US 6983033 B1
A device for automatic identification and counting of tagged articles massed together in a prescribed size bundles during linen cleaning and sorting processes. A three dimensional scanning of the bundles by multiple passes of a directional RF antenna oriented in different axial planes during each scan within a predescribed vertical path around the bundle.
1. An apparatus for identification and counting multiple articles in a confined mass,
a source of RF energy attached to each of said articles within said mass,
an antenna for receiving signals from said sources of RF energy,
means for selectively positioning said antenna around said mass articles for receiving multiple RF signals therefrom.
2. The apparatus for identifying and counting multiple articles in a confined mass set forth in
3. An apparatus for identifying and counting multiple articles in a confined mass set forth in
4. The apparatus for identifying and counting multiple articles in a confined mass set forth in
a movable antenna support table with a movable frame support housing.
5. The apparatus for identifying and counting multiple articles in a confined mass set forth in
6. The apparatus for identifying and counting multiple articles in a confined mass set forth in
7. The apparatus for identifying and counting multiple articles in a confined mass set forth in
8. The apparatus for identifying and counting multiple articles in a confined mass set forth in
9. A method for counting articles, comprising the steps of,
a. attaching individual sources of RF radiation to each article,
b. repeatedly scanning by passing an RF receiving antenna about said articles,
c. selectively repositioning said antenna in multiple planes for each scan pass,
d. detecting the independent sources of RF radiation by said repositionable RF antenna during each scan and determining the number of articles by repeated multiple scans of different RF antenna orientation.
1. Technical Field
This invention relates to the identification and counting of clothing articles at the time of collection for processing after use. This is important since associated processing fees are based on an article count and given that there is a usual actual loss encountered during use. Clothing articles such as uniforms are received in large sacks or containers that must be counted to determine if all articles supplied to the user have been returned. Such accurate article count is difficult at best and is typically done by separation and counting by hand.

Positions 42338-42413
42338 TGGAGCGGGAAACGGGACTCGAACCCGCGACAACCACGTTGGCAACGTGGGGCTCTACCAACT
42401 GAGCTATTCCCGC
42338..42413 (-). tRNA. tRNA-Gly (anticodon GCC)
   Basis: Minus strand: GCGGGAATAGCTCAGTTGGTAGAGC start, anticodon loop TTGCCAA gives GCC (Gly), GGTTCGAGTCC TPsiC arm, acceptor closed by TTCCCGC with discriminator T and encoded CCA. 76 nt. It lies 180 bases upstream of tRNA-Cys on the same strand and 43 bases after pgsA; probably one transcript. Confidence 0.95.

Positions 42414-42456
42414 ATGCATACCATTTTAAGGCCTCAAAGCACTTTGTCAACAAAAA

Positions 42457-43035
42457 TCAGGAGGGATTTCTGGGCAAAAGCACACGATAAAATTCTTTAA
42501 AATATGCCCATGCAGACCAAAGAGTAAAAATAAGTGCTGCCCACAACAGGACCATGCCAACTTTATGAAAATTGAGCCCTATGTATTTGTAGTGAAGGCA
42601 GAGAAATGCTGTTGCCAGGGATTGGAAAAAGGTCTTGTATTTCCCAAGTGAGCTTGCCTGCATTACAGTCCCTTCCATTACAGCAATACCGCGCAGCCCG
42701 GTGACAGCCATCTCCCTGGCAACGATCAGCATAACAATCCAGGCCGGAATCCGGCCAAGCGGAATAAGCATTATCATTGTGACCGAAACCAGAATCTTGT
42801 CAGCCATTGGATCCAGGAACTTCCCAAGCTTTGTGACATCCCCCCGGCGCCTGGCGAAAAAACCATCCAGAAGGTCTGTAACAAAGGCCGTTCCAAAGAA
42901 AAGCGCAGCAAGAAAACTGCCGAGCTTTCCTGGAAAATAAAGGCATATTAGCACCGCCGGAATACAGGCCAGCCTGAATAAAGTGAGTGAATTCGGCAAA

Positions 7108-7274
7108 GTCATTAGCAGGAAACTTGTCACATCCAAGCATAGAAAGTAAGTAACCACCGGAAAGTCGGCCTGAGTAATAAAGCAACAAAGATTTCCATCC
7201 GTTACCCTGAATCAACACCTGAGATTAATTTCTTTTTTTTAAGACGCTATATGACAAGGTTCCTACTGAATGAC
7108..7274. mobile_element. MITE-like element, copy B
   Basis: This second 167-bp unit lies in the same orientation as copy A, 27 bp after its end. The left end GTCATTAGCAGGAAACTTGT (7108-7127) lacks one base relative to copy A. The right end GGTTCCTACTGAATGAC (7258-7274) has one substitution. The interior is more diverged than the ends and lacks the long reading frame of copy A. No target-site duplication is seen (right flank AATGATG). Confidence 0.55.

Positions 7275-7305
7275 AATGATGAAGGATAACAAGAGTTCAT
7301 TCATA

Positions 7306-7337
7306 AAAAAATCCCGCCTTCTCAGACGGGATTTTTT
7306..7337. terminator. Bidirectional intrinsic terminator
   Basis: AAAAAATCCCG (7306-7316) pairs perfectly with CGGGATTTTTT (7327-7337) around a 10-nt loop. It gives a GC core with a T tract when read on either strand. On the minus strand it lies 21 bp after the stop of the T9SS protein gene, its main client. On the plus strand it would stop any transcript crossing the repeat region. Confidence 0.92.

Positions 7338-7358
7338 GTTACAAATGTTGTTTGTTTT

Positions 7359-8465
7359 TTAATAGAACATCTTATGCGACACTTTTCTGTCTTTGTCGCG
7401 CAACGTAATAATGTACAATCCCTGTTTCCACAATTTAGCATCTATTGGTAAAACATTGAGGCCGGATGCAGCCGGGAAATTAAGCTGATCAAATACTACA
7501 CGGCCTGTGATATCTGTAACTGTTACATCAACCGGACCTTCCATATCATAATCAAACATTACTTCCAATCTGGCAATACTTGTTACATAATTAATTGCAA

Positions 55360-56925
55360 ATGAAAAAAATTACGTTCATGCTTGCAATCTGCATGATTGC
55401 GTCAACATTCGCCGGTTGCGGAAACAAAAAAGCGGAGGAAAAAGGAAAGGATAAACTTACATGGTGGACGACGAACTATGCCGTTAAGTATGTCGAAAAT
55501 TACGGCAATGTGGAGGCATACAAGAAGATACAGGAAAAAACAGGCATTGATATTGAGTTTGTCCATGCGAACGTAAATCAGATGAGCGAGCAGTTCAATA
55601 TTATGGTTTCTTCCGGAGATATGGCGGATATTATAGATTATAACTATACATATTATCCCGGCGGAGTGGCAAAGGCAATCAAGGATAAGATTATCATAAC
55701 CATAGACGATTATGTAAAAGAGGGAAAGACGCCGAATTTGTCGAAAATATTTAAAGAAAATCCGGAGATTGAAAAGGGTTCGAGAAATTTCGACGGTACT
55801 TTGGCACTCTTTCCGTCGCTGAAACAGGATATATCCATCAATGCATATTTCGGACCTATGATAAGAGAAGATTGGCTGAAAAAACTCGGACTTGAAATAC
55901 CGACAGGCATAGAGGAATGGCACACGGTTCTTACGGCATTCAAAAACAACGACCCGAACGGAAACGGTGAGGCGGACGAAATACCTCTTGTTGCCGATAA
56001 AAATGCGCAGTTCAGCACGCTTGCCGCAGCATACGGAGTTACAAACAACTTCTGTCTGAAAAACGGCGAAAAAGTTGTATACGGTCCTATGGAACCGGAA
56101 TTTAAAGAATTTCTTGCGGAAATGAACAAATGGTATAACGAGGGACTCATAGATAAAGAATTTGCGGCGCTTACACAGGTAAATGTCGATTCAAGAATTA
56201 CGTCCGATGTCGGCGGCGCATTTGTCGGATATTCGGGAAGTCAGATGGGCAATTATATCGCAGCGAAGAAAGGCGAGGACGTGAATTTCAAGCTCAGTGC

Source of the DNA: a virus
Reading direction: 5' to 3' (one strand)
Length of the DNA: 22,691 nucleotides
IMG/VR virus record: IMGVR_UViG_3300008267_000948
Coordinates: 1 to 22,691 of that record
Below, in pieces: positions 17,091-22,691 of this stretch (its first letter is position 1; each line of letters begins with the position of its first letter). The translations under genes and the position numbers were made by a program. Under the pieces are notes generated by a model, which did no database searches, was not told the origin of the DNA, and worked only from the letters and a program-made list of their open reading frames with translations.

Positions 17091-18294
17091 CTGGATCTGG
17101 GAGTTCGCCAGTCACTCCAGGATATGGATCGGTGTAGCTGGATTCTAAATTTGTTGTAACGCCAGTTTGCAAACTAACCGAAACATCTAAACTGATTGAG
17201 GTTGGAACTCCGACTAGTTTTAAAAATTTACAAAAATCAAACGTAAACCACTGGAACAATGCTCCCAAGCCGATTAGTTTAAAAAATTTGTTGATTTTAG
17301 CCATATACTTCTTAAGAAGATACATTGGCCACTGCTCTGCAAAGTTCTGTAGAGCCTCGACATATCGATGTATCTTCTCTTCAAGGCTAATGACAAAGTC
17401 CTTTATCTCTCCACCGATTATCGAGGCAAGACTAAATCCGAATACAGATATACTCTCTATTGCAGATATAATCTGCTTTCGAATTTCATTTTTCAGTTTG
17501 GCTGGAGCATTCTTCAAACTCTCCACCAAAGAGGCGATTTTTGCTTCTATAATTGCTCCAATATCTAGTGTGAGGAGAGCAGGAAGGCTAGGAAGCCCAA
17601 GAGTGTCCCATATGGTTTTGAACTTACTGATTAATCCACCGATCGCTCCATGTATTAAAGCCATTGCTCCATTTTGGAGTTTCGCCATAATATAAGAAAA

2. Description of Prior Art
Prior art devices of this type have relied on a number of different methods to determine actual count beyond a manual physical sorting and count, see for example U.S. Pat. Nos. 4,484,066, 4,849,999, 4,897,859.
In U.S. Pat. No. 4,484,066 a garment counting apparatus is disclosed wherein individual garments are “tagged” with a device defined as a source of electro-magnetic radiation and a sensor such as an electro-conductive coil through which the bag is passed thereby generating a current in the coil which can be numerically counted to determine the number of “tags” there within.
U.S. Pat. No. 4,849,999 is directed to a laundry transfer and counting apparatus that uses an article accelerator passageway in which articles are drawn therein by a source of vacuum located in spaced relation to the entrance thereto. This system thus separates and enumerates the articles as they pass.
U.S. Pat. No. 4,897,859 claims an apparatus for I.D. and counting linens in bags or bundles using x-rays. Markers are attached to the individual linens and then are passes under an x-ray source where the markers appear as recognizable shapes within the bundles and can be numerically counted.
An apparatus for automatically scanning a group of bundled articles and determining their number and type by receiving RF signals from individual transmitter tags on each article. An integrated directional antenna passes around the bundle on multiple ascending and descending planar receiving paths disseminating their number and individual RF signals achieving an accurate actual count for articles within the bundles so tagged.
An automatic identification and counting device 10 of the invention can be seen in